Unlike indoor faux plants, the outdoor faux plant arena can be tricky and tough to navigate. Like I previously mentioned- I ordered a LOT (to test) and was disappointed in most. However, there are some beautiful options that seem durable and have high ratings- they were just tricky to dig up and discover. I’d love to hear your favorites from the roundup! Would you ever consider implementing or supplementing with faux plants outdoors? There are definitely some pros… they can be used year-after-year, they require no maintenance, and they look their best all season long.
One thing to note about faux outdoor plants (that is probably self explanatory)– I think they look best in a potted vignette. I would not recommend planting these in the ground. Think of them as a seasonal accessory rather than permanent landscaping… just like you would annual flowers and greenery.
My 5 Best Tips for Going Faux Outdoors…
1 // Consider price & quality. You really do get what you pay for when it comes to faux plants. I truly discovered this once opening our shop and scouring the market for the best of the best. I found that the really inexpensive options ended up looking really cheap. I definitely confirmed that higher-end plants that included increased price tags were much more realistic looking. It makes sense- better materials are used, they’re handmade, and are constructed to last. I also wanted assurance that if I’ve spending more on something that is more convincing, I expect durability. Fading was a big concern of mine, so I carefully read reviews.
2 // Plant faux as you would a regular, live plant. Use heavy beautiful planters, add real soil, mulch, moss, or rock to complete the look. Above all- fluffing is a must! A faux plant out of the box never looks good. It requires some effort up front to bend branches, shape leaves, and mold blooms to your liking in an organic way that looks realistic, as opposed to being smooshed or too calculated. Think of how a natural plants grows toward the sun and try to mimic that when styling!
3 // Mix in a few low-maintenance or water-wise live plants for the most convincing aesthetic. I used vinca and ivy (both are “water-wise” labeled and easy to care for).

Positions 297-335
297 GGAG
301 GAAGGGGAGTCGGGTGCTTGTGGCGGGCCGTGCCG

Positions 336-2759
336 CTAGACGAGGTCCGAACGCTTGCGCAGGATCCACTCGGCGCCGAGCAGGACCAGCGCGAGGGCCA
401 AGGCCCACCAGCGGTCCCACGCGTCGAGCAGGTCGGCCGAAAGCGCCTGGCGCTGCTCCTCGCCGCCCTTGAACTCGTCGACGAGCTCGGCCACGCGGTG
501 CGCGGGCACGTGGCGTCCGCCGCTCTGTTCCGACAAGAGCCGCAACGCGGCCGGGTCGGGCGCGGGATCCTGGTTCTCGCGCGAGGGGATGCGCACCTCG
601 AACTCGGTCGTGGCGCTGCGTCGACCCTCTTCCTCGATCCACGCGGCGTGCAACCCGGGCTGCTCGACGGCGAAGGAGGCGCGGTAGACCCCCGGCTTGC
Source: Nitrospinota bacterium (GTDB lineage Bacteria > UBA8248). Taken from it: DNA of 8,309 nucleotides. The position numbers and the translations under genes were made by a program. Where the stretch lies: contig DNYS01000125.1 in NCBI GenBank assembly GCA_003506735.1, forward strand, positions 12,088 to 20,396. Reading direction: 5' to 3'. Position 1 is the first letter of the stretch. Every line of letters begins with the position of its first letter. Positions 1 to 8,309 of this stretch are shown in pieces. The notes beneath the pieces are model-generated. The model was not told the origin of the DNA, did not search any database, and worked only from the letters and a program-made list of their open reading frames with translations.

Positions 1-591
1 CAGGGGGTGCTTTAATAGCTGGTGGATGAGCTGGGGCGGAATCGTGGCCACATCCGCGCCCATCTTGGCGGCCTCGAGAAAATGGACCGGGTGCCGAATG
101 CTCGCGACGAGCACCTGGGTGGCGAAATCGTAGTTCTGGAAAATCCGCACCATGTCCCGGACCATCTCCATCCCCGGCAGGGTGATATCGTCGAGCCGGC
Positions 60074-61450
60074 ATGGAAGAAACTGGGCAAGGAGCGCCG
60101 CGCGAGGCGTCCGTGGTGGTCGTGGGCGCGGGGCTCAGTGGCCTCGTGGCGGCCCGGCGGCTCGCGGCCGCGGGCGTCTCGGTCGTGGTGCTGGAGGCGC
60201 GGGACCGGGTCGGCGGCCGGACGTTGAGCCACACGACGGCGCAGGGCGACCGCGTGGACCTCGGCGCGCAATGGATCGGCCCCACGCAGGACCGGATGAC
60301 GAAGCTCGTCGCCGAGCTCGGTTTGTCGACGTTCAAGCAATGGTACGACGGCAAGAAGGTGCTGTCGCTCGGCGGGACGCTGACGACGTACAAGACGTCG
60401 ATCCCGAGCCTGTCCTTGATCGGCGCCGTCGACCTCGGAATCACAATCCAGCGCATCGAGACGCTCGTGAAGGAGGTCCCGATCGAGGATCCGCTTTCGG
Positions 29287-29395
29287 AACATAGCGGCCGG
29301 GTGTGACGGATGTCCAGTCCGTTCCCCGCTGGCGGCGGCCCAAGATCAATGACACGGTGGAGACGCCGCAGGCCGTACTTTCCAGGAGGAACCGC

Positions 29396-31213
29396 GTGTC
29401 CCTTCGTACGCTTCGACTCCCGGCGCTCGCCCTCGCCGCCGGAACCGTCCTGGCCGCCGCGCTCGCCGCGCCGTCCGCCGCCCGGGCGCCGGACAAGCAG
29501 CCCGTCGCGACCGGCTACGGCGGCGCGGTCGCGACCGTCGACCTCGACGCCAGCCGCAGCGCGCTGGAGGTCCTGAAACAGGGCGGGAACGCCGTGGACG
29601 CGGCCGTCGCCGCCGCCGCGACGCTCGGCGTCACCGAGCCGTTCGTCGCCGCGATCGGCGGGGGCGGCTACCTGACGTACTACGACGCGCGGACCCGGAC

4 // Think big picture. Style them in an intentional vignette so there are other elements to admire. A faux plant standing alone by itself is more likely to look faux when it’s the only thing to fixate upon. Consider implementing exterior lighting, outdoor rugs or doormats, pretty door hardware, other plants, patio furniture, etc.
5 // Be strategic. If you’re spending a chunk of change on faux plants, the benefit is that you can use them each year. That means caring for them. Clean them at the end of each season (think of power washing, using a leaf blower, or simply scrubbing with soap & water), properly store them, and when they’re on display- it’s best if they’re not in full sun 24/7. Strategically place them in a good area- like on a covered porch or a spot that is partially shaded throughout the day.
Am I saying I will never have live plants on our front porch or patio ever again? Absolutely not. Obviously my preference would be live plants, but this year- I think mixing a little of each is the best of both worlds for us. Who knows, given these are low maintenance, maybe they’ll become my new go-to. I’ll keep you posted! I do think they’re a great alternative… especially if you’re also trying to conserve water or don’t have the time for upkeep, pruning, and watering. I will say, the one and done planters have been very convenient so far- like the hydrangeas on our front porch. Our neighbors have already complimented them and thought they were real, so I’m calling that a win!